During the French Revolution, these narrow streets also made it very easy to create a barricade.

barricade490x300

Thus the success of the Jacobins!

Bonus

For those of you who are actually interested in a brief break down of the French Revolution here is a good recap to put this post in context :

 

Medieval Manners 101 – Ignoring the giant monkey in the room

Every once in a while I decide to explore a museum by myself and it always leads me down a rabbit hole of adventure.

That’s because history = FUN

The lucky winner today was the Musée de Cluny!

It’s a medieval museum on the grounds of an old abbey in the middle of historic Paris.

What I love about the middle ages is that this period in history was like Game of Thrones, but so much better because it’s real.

1546421_10152142481196101_1450001224_n

My trip to the museum reminded me of how crazy those lords and ladies could be. So I thought I would share the crazy.

Lady of the Unicorn 

The Cluny Museum is actually famous for having this mysterious tapestry of a woman with a unicorn. There are 6 panels – 5 of which actually illustrate the 5 senses.

The sixth is, however, a mystery. The label reads “A mon seul désir,” which basically means “This is my only desire.” The woman is leaving a tent and giving away an expensive looking necklace.

What does this mean? Nobody knows! Investigations must be made, I think.

What struck me the most, however, was the fact that the tapestries featured many different animals that you don’t normally see in medieval imagery.

The unicorn is an obvious one, but each panel also featured a monkey!

I was listening to an audio guide while I was looking at the Lady (and her menagerie) when I noticed that the guide completely skipped over the fact that there are monkeys in the tapestry!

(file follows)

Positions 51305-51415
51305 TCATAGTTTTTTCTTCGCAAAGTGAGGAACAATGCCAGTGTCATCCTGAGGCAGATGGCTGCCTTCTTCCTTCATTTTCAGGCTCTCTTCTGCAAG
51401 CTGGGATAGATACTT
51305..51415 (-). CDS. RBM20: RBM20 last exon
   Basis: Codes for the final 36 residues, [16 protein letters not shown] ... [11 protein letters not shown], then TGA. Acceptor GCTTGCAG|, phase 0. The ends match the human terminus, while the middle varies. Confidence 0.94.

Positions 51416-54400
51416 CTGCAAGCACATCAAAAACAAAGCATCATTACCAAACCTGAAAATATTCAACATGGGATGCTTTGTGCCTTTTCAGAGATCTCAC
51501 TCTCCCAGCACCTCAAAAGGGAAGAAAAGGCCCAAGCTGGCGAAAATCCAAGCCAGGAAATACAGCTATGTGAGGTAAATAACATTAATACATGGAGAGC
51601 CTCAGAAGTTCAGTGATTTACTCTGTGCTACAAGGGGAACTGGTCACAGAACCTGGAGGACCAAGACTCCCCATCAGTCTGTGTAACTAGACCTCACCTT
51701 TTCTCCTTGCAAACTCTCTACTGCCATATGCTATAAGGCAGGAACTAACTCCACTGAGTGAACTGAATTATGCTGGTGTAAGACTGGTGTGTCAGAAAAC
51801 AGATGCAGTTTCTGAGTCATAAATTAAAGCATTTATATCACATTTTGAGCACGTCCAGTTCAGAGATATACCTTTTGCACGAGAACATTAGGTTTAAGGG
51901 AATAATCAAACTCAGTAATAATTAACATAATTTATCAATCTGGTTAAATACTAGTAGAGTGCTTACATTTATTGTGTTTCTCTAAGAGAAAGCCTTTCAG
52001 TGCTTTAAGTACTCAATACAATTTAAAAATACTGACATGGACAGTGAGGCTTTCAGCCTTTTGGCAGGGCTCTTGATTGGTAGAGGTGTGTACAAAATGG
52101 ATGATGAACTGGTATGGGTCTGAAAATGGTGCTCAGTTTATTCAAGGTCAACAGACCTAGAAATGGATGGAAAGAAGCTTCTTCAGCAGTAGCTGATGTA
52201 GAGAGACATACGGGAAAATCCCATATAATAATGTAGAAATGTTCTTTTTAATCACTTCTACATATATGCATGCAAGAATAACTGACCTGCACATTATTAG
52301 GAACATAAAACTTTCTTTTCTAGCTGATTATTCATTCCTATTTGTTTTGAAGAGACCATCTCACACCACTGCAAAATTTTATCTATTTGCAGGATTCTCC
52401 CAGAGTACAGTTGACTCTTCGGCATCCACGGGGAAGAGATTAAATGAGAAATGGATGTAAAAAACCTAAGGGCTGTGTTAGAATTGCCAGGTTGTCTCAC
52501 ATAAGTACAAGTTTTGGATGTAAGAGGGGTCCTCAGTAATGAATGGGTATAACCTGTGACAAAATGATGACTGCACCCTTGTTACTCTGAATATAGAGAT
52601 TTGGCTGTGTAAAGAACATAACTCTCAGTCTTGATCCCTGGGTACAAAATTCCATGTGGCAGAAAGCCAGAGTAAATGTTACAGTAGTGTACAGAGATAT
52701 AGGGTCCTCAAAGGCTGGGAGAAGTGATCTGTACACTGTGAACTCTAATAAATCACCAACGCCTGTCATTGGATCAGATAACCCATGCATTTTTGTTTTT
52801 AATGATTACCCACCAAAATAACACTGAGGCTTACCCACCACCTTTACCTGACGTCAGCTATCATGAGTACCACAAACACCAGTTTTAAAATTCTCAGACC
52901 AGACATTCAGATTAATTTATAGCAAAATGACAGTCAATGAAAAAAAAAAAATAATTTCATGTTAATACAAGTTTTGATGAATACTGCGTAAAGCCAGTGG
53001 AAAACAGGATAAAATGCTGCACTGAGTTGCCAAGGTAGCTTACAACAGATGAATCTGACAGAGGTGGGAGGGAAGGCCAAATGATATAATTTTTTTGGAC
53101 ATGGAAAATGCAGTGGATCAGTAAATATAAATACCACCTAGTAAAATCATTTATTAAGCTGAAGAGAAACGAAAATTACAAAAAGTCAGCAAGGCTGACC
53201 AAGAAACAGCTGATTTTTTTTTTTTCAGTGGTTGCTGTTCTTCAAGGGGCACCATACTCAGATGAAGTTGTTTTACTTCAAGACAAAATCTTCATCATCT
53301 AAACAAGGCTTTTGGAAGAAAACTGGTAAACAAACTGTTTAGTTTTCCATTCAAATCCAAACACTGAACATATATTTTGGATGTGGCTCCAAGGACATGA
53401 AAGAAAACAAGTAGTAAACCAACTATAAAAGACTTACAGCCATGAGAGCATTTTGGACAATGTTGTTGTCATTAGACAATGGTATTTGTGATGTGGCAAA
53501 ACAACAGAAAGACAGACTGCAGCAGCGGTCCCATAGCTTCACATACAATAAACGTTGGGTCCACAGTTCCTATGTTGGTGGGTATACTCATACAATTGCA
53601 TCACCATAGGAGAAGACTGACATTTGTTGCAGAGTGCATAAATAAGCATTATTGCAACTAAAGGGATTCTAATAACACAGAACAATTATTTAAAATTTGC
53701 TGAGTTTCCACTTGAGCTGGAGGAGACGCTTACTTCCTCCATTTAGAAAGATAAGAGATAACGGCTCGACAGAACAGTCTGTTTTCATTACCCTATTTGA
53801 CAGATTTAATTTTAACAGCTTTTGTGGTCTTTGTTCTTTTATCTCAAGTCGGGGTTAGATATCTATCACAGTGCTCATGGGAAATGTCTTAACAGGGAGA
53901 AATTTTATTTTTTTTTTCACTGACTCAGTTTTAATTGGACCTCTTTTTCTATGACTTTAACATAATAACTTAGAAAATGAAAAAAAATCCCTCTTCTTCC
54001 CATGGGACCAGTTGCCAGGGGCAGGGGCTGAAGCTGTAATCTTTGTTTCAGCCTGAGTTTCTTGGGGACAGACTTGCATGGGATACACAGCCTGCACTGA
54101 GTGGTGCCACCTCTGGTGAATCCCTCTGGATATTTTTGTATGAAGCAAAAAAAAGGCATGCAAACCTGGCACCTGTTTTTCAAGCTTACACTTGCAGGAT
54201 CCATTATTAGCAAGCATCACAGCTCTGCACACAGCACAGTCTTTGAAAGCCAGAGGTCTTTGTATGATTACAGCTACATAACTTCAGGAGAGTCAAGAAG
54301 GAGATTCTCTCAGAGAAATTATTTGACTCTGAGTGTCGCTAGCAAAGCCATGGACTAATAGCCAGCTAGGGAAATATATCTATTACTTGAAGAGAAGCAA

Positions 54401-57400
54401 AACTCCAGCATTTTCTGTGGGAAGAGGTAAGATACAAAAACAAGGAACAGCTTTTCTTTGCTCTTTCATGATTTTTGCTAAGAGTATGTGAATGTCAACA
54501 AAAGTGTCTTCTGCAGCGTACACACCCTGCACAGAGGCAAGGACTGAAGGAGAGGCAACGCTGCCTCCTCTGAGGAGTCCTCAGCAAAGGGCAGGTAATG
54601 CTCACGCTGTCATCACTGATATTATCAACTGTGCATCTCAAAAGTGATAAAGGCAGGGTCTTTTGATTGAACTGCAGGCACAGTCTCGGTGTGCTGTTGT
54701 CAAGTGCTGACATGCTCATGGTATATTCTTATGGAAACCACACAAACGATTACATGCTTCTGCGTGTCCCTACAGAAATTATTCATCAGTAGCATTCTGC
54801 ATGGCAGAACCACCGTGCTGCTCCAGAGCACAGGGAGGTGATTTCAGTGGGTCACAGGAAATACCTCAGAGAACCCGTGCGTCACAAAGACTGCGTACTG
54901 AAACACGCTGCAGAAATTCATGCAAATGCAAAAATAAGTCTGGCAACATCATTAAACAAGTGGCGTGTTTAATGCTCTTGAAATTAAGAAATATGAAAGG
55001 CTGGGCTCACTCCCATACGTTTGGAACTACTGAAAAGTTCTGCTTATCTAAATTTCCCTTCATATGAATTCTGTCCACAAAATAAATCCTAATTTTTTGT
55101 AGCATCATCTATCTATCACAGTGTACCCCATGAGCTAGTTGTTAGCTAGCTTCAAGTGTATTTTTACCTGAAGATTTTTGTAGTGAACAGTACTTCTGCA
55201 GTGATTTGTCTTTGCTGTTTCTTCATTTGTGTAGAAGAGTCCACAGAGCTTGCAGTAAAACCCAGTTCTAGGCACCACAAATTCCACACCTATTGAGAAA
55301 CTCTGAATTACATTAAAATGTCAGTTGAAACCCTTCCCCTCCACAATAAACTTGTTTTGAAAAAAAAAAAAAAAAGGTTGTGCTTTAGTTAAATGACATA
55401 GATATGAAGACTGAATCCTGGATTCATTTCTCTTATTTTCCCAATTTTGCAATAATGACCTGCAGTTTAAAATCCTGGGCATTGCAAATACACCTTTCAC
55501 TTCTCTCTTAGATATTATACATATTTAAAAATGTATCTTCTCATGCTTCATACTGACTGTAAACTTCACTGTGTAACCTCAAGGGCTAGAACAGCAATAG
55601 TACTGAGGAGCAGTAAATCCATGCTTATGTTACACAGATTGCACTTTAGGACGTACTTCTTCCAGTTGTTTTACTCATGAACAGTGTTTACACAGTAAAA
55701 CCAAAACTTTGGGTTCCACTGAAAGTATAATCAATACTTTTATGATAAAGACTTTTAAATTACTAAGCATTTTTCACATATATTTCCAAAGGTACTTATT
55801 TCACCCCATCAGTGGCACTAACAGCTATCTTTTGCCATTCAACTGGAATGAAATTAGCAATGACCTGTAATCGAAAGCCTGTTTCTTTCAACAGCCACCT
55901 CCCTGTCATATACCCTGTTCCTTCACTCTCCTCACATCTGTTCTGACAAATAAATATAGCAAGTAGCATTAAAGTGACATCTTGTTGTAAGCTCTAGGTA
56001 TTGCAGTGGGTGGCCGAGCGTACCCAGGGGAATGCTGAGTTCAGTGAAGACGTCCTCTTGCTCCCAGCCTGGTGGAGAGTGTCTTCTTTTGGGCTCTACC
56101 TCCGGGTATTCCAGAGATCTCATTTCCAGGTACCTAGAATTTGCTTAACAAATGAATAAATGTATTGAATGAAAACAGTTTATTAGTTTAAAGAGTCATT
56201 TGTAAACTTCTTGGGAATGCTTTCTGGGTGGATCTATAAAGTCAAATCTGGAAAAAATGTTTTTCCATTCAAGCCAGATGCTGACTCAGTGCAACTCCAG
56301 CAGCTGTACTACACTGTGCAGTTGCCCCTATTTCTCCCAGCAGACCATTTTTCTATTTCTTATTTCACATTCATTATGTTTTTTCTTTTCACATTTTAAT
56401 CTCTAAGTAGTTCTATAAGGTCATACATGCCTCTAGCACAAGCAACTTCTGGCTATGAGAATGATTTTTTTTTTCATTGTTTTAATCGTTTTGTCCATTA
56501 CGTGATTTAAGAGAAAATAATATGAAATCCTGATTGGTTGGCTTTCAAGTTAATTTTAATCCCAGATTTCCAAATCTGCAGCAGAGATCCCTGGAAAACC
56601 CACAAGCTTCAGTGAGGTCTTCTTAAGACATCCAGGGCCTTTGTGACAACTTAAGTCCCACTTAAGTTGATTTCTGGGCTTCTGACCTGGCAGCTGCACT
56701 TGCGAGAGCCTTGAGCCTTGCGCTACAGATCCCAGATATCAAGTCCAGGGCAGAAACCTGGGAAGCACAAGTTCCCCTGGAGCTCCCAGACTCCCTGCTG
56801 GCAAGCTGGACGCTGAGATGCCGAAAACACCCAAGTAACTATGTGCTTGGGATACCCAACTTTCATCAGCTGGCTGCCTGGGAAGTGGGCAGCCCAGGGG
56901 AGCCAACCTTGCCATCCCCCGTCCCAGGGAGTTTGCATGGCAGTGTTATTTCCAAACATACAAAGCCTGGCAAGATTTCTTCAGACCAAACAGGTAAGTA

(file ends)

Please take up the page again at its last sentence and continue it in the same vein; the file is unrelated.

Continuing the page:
No mention of symbolism or significance – nothing!

So let’s play a game.

I’m going to show you pictures of the tapestry. Let’s see how many you can find.

Bonus if you can tell me the significance 😉

dame-a-la-licorne-f-1

Sense of Touch

My only desire

dame-a-la-licorne-c_0

Sense of hearing

dame-a-la-licorne-e

Sense of smell

dame-a-la-licorne-d

Sense of sight

dame-a-la-licorne-b_0

Sense of taste

Monks are people too!  

Screen Shot 2014-03-13 at 11.14.15

Have you ever had to stand and pray for hours at a time?

I’m guessing not.

Those poor medieval monks did though…

Which is why I was pleasantly surprised to see that they cheated!

Yes, as you can see, they had a very small ledge on the underside of their folding chairs so that they could rest, while still looking like they’re standing up.

Genius!

Where old meets….old (?!)

One of the cool things about this museum is that it actually takes up three buildings. One of which is an old Roman bath!

Note : The French are very picky about their ancient Roman history and say “gallo-romain,” which specifies to the roman province of gaul. It’s their equivalent of saying Roman Britain.

There is actually a room where you can see the divide in between the medieval abbey and the Roman baths.

IMG_2968

Roman Wall

IMG_2969

Medieval fortifications (Roman wall behind me)

I think it’s very cool that you can see the fluidity of change and how we reuse urban space over time.

Bonus picture! 

There was a part of the museum that showcased tapestries that are meant to represent the daily life of the nobility. 

I came across this gem :

IMG_2981

Sorry for the poor quality, but as you can see it’s a woman taking a bath with a bunch of people around her, including musicians.

All I could think when I saw this was how awkward it must have been like this :

Farewell Lords and Ladies, until next time!

  

Post Navigation